Full Moon Features: President Wolfman (2012)

Craig J. Clark — Jan. 22nd 2016

President Wolfman

Looking over this year’s crop of presidential hopefuls, I can’t help but think our nation would be much better off with a werewolf in the Oval Office than any of the candidates currently on the campaign trail. Sure, the White House would have to go on lock-down every 28 days or so, but electing a lycanthrope would send a clear message to other nations and extremist organizations across the globe: Don’t mess with us. Our president is literally a lunatic.

Until the day that comes to pass, the next best thing is 2012’s President Wolfman, which came to my attention via Noel Murray’s “After Midnight” column at The Dissolve (R.I.P.). It’s the brainchild of writer/director Mike Davis, whose day job as a stock footage coordinator served him in good stead since President Wolfman is almost entirely cobbled together from public domain material, the lion’s share of which hails from the 1973 feature The Werewolf of Washington, which I covered in its own right some years back. As it’s been re-dubbed by Davis and his voice cast (à la Woody Allen’s What’s Up, Tiger Lily? or the serial spoof J-Men Forever), Dean Stockwell’s junior White House press secretary has now become embattled President John Wolfman, who’s up for reelection and faces some stiff challenges — including being a single father to his son Bobby (a subplot drawn from an entirely different film) and the threatened takeover of the country by the Chinese — even before he’s bitten by a supernatural coyote and cursed with lycanthropy.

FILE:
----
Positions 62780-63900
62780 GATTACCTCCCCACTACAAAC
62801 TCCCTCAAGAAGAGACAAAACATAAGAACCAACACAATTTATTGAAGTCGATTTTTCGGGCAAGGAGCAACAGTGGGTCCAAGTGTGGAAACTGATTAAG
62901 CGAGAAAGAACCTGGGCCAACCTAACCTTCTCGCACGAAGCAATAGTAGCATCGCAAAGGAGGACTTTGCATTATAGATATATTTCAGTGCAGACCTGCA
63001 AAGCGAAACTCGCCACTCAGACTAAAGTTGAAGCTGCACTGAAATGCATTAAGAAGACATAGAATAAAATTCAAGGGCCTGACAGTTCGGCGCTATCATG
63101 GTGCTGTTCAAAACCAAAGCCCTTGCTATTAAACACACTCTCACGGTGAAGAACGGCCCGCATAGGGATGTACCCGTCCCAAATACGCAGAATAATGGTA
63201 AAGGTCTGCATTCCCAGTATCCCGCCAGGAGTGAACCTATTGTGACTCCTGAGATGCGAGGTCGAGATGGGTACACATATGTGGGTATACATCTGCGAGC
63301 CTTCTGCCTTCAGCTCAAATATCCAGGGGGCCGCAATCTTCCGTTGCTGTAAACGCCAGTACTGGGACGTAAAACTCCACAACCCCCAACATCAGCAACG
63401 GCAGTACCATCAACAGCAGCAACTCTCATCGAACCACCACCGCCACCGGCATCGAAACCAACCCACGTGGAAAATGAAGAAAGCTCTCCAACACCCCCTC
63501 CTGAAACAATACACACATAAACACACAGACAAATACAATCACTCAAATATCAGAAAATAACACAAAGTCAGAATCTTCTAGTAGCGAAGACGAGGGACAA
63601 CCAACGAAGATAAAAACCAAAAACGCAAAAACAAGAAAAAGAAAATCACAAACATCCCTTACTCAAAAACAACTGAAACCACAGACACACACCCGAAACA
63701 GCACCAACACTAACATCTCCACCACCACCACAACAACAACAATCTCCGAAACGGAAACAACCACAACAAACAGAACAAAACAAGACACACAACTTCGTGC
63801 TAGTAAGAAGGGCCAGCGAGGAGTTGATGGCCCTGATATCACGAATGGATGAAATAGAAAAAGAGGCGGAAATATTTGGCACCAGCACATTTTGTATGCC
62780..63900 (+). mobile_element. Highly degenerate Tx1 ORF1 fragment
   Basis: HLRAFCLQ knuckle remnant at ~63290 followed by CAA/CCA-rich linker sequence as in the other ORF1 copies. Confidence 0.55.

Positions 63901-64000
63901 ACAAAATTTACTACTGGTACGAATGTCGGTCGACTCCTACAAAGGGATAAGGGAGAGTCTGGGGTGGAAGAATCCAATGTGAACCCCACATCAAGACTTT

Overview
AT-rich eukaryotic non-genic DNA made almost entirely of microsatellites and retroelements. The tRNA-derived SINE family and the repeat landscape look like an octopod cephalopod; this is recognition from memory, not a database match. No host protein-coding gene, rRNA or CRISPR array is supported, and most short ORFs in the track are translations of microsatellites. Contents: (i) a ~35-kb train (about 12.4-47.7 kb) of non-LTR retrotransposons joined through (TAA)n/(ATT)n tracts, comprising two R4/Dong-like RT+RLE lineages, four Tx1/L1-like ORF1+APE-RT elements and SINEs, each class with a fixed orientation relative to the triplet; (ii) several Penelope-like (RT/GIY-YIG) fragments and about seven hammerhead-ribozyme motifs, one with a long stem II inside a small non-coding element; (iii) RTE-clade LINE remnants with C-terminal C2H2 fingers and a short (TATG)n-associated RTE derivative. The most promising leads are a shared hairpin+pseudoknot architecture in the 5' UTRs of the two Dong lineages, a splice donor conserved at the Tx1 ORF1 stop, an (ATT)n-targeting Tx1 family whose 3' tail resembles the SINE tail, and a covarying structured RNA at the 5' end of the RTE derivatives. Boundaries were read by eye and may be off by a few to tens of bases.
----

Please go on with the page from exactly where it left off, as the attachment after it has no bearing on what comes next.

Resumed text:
Over the course of the 80-minute film, Davis casts his net wide, having a go at the Miss America Junior Miss pageant, hippies, stoners, and Smokey the Bear, and periodically indulging in “ironic” racism directed at Native Americans, African Americans, and Chinese Chinese. At least President Wolfman’s struggle to prevent the United States from falling into the hands of the latter (and being renamed “Chimerica”) gives Davis the ability to incorporate all of his source film’s werewolf attacks, recasting the victims as the duplicitous Speaker of the House, powerful lobbyist Maude Atkins, who sold Congress on the deal, and the aptly named Vice President Mangle, who intends to sign the bill that the President doggedly refuses to once Wolfman is out of the picture. None of them are a match for a Commander in Chief whose bite is worse than his bark, though.